These are exciting times for genetics research: Science magazine chose our new appreciation of human genetic diversity as the scientific breakthrough of the year 2007.1 The year brought a new genetic bonanza with the announcement of the 1000 Genome Project, a plan to capture human diversity by obtaining the entire genome sequence information of 1000 individuals. This project will create massive new human genome data that will serve as "a gold-standard reference set for analysis of human genetic variation."2 This work will be conducted by 3 National Human Genome Research Institute–funded sequencing centers in the United States, the Wellcome Trust Sanger Institute in the United Kingdom, and the Beijing Genomics Institute in Shenzhen, China.
We are witnessing the birth of a new industry of personal genomics.3 The way things stand now, this is still a poorly regulated industry to which private individuals are already subscribing because genotyping services are available at a relatively reasonable price. Subscription rates will probably soar in the near future, and if this happens, this industry is likely to flourish as a result of lower prices, high demand, and decreased costs because of the affordability of whole genome sequencing technology that may soon reach its goal of full genome sequencing for $1000.4
Human genetic diversity
This research field has started to come of age with the recent achievement of several milestones:
- The completion of the sequencing of the human genome in 2001 and the first human genome references in 2003.5,6
- The mapping of human haplotypes of the most common form of genetic variations (eg, single nucleotide polymorphism [SNP]) with the release of the HapMap and its second-generation map of more than 3.1 million SNPs.7-9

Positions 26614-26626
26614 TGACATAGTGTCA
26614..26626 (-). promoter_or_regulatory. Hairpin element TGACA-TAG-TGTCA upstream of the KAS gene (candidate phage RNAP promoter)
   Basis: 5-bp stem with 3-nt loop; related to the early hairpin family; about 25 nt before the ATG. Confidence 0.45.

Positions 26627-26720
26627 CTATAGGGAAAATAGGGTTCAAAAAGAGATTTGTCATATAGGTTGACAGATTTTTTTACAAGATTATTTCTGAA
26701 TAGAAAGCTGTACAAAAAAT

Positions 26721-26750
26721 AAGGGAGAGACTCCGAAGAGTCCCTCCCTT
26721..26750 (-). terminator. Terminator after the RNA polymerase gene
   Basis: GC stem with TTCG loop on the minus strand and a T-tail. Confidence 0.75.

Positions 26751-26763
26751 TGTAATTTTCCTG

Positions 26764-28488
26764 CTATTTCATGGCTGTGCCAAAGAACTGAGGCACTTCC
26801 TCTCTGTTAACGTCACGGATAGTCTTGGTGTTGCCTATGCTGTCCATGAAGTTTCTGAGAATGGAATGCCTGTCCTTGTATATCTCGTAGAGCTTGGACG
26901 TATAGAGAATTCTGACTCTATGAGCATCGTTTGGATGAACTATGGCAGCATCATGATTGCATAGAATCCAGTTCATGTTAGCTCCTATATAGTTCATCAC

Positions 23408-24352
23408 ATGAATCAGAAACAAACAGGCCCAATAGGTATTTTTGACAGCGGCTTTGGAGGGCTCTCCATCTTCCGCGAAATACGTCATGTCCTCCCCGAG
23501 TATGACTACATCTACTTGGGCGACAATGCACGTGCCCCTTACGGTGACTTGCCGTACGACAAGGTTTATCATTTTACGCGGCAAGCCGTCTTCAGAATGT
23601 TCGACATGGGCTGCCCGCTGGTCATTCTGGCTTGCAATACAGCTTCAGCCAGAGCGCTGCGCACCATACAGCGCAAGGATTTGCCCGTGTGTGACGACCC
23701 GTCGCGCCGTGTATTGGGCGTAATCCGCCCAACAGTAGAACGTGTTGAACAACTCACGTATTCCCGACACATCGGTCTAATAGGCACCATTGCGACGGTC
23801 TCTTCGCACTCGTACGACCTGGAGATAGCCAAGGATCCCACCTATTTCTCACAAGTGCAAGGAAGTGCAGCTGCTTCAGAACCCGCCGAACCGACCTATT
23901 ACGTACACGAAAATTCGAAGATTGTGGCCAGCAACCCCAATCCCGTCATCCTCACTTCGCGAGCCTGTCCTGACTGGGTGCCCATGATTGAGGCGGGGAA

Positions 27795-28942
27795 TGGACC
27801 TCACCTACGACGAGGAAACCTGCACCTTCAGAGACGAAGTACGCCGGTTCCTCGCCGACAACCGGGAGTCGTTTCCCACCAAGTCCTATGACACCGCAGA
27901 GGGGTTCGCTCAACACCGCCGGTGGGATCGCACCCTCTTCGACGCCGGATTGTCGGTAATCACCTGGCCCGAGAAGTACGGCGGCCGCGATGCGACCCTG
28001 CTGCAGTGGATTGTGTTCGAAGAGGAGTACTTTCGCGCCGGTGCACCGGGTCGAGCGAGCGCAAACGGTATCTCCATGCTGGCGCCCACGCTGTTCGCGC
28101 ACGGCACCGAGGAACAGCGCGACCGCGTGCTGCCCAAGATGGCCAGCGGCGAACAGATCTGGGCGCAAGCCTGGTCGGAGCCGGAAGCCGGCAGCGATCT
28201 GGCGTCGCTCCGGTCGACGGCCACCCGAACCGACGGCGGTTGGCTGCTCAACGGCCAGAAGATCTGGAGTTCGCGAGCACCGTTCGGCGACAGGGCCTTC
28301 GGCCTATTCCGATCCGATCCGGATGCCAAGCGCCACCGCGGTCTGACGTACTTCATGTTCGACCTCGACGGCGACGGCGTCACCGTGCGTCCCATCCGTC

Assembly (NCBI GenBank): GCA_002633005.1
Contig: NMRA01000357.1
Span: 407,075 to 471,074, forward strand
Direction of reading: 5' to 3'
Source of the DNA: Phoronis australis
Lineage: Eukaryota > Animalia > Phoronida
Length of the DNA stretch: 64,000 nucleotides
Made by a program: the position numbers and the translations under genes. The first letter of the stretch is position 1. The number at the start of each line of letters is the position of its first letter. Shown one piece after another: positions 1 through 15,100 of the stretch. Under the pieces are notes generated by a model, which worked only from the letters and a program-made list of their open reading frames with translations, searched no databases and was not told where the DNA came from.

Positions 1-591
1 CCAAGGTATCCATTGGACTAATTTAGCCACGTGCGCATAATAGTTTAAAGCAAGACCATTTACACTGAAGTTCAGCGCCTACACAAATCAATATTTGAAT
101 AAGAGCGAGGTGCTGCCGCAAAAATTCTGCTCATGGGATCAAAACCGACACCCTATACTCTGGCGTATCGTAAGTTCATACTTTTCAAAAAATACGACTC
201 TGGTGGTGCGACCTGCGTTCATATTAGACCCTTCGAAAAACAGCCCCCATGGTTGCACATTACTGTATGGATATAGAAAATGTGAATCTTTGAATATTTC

- The reduction in genotyping costs and an increase in analytical and bioinformatics capabilities as a result of technological and methodological advances.
These milestones have changed the way researchers investigate the association between diseases (phenotype) and genes (genotype); instead of querying a few gene variations per study, ie, candidate gene approach, we can now survey SNPs in the whole genome by using the whole genome association (WGA) scan approach.10 A WGA scan can compare more than 1 million SNPs at a time for each individual.
The first human genome reference sequences were derived from a few "celebrity" individuals (eg, James Watson, Craig Venter) and could not have captured the magnitude of genetic variations.6,11,12 Our whole genome contains about 3.2 billion bases, and we may differ from each other by 1 base every 100 to 300 bases. We all have variations in our genes that are qualitative (difference in bases like the SNPs), but we also have quantitative differences: we have duplications of DNA sequences and deletions of large DNA segments, which are broadly referred to as structural variations or copy number variations and may cause disease.13,14 During this past year, studies have shown that our genomes have many more variations than we had previously thought: individual genomes may differ by as many as 9 million bases. Wong and colleagues15 described more than 3600 copy number variants in 95 study participants. Our DNA similarities define humankind, but countless DNA qualitative and/or quantitative variations make each of us unique.